This Tiny, Short-Lived Fish Could Help Scientists Research Longevity
by Owen James Burke
Above: A vibrant, newly hatched turquoise killifish (top) and an elderly, tattered three-month member of the same species. Image: Itamar Harel
Reaching old age at just three months, the turquoise killifish (Nothobranchius furzeri) is one of the shortest-lived vertebrates in the world. For scientists who study aging, it may hold answers — or illuminate further questions — concerning longevity.
The fish, endemic to East Africa between Zimbabwe and Mozambique, hatches in temporary ponds which fill up during rain season. Within the three months or so that these oversized puddles hold water, killifish feed, mate, deposit fertilized eggs into the soil, and die as soon as the waters dry up. The eggs remain in the soil where they enter diapause, lying dormant for at least a year (until the next season), if not longer, before they’ll hatch.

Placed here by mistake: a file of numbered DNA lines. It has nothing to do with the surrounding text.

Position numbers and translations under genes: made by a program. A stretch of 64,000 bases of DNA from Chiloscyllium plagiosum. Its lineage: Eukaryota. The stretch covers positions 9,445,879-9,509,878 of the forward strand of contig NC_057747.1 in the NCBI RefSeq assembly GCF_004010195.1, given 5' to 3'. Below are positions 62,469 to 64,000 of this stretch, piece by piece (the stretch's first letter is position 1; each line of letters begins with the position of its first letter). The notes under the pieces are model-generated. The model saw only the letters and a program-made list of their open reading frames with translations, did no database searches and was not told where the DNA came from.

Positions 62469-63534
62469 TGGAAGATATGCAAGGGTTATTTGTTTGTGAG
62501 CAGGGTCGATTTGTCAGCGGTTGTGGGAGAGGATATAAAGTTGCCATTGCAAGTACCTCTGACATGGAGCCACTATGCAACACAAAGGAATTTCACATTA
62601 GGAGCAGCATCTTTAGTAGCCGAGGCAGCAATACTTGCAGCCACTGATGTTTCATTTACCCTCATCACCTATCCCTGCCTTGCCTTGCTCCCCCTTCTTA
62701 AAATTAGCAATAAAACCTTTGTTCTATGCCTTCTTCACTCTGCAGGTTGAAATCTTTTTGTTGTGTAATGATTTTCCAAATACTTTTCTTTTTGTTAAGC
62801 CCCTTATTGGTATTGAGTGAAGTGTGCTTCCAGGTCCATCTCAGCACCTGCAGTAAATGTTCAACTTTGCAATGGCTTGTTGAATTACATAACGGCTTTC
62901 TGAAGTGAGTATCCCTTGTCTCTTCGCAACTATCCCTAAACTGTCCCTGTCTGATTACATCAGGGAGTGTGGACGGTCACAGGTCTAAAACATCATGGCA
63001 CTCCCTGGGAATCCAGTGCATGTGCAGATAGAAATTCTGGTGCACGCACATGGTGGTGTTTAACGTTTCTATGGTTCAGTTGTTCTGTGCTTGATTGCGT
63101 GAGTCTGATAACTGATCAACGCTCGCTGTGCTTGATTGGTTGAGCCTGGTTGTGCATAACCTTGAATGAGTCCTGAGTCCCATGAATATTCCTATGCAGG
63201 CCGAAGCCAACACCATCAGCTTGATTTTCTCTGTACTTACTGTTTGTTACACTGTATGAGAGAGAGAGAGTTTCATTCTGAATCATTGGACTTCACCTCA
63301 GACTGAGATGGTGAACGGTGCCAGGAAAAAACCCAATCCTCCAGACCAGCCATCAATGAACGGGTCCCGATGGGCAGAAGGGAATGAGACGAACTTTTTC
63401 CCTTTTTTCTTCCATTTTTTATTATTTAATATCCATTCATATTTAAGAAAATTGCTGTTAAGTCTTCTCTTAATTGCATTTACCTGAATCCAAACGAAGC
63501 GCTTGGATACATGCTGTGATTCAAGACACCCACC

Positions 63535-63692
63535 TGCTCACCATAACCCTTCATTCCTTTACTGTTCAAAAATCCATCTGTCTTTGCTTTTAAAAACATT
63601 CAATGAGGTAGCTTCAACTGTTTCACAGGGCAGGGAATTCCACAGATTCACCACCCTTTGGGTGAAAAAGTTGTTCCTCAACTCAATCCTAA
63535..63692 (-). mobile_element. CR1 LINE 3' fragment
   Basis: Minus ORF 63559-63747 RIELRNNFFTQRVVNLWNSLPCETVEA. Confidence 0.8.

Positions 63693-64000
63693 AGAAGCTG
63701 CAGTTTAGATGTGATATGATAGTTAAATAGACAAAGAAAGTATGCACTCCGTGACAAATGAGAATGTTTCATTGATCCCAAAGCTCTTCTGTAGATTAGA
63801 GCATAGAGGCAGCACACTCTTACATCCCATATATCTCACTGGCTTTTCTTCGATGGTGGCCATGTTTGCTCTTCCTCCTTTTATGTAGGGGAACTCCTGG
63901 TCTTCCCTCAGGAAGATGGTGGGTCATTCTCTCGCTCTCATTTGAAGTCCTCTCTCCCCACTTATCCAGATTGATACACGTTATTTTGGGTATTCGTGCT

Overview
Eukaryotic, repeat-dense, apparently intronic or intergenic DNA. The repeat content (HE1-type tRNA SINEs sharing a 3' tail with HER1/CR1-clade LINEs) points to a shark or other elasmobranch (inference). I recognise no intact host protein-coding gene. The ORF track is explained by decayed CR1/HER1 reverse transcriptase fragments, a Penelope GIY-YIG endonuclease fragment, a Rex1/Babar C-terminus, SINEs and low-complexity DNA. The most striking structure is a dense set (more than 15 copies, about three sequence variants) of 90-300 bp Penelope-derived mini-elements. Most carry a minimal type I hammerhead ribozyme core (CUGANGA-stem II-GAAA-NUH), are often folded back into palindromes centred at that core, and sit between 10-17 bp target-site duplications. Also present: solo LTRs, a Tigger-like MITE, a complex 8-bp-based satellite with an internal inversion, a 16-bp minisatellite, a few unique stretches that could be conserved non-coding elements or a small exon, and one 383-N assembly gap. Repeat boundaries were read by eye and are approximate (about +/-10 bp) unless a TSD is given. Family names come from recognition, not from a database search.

A Stanford University laboratory has spent years researching and mapping out the genome sequence of the fish, which may prove to be the ideal species for testing anti-aging drugs.